Why is he in such a pensive mood? The answer lies within the first few pages: his impending retirement. In two years he would be forced, because of his age, to retire. He’d thought about it often in the past and looked on it with “joyful anticipation.” But now it’s no longer a vague idea but a logical and imminent reality made more concrete by the recent purchase of the house where he and Madam Maigret would spend their old age.

It will be interesting to see if this mood will affect the remaining titles in the series. There were 20 more published after Maigret in Court so, fortunately, we’re not going to lose the inspector any time soon.

Maigret In Court by Georges Simenon: Footnotes

This is the 55th title out of the 75 tales written by Simenon that featured his most famous creation. The series began in 1931 and ran for four decades, concluding with Maigret and Monsieur Charles, published in 1972. Simenon called his Maigret output “sketches” to differentiate them from his psychological novels, or romans durs. But as Graeme Macrae Burnet comments in an article for The Guadian: “If the books are sketches, they are the sketches of an old master.”

Penguin Random House republished all 75 Maigret novels over a period of six years. My copy of Maigret in Court is a Penguin Classics Reprint edition from 2018.

This is book number 26 in my #21 in 21 project to read more books from the hundreds that lie unread in my bookshelves. Novellas in November is hosted by Cathy of 746 Books and Rebecca of BookishBeck.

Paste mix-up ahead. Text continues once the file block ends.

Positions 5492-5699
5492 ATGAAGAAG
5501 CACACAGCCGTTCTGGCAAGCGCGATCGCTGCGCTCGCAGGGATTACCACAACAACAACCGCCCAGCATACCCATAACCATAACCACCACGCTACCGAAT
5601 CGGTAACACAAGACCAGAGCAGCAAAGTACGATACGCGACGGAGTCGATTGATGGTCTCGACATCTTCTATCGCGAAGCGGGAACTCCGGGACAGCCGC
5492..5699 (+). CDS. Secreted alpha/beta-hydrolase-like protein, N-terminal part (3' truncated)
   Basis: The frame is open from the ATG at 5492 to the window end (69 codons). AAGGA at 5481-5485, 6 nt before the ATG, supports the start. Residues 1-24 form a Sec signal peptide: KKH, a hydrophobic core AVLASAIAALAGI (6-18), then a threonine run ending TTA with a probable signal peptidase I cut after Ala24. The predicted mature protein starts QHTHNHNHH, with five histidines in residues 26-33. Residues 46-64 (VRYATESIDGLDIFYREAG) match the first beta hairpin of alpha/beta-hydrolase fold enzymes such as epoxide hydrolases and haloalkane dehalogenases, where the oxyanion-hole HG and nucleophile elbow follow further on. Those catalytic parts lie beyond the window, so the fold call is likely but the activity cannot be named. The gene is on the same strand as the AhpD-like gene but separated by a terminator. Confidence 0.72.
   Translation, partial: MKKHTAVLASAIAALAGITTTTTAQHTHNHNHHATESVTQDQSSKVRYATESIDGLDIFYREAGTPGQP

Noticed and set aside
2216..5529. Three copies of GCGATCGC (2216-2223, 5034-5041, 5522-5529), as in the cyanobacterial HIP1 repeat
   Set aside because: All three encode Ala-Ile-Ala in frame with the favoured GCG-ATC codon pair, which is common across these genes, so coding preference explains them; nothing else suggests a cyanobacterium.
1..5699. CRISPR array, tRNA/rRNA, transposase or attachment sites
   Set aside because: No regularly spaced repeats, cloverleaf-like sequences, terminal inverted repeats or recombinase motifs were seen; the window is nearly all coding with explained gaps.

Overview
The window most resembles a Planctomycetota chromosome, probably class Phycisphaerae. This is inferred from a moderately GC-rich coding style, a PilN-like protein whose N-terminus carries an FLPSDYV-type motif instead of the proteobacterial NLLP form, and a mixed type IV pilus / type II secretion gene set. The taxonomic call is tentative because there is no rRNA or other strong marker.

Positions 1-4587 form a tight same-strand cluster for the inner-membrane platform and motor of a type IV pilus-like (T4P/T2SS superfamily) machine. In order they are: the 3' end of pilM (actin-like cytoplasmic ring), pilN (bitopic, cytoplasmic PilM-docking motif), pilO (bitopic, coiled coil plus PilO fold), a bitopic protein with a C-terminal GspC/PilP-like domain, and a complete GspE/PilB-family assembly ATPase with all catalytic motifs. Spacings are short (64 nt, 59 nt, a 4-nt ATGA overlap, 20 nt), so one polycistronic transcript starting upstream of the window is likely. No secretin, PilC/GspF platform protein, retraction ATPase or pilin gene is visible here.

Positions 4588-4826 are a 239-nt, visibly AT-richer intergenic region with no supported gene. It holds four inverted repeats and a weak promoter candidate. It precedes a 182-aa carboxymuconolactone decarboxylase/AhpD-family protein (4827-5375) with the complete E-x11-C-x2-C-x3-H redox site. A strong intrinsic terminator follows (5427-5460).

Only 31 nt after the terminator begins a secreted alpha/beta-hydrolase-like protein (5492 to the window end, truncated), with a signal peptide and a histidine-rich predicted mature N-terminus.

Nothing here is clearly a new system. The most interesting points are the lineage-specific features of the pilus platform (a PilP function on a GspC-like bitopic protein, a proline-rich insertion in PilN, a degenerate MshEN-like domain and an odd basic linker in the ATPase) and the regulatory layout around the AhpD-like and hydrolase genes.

What do you need to know about me? 1. I'm from Wales which is one of the countries in the UK and must never be confused with England. 2. My life has always revolved around the written and spoken word. I worked as a journalist for nine years then in international corporate communications 3. My tastes in books are eclectic. I love realism and hate science fiction and science fantasy. 4. I am trying to broaden my reading horizons geographically by reading more books in translation

28 thoughts on “Maigret In Court by Georges Simenon – the essence of justice?

  • Penguin have recently republished all the Maigret’s with new covers. A regular customer at work gradually ordered them all in, so I got to see many of the titles as they came in. I tend to save them for Paris in July, for all the strolling around cafes and bistros you mentioned. But, of course, they are perfect novellas as well.

    • I was looking at the Penguin site yesterday and noticed all the reprint versions. I have a few of them – not sure I want to buy all 75 though!

  • Pingback: Novellas in November (#NovNov) Begins! Leave Your Links Here | Bookish Beck

  • I find the Maigrets variable but the good ones are really excellent, and this one sounds good. As you say, it’s the atmosphere and the character of Maigret himself that are important – the plots often seem a bit secondary, or there to highlight some aspect of humanity for Maigret to muse about.

    • I’m going to repeat it next year I think though of course it will need to be 22 in 22

  • Excellent presentation.
    I have been rereading the Maigret books with one of my French students. Loving them. But we have ways to go to get to this one, we are at #12!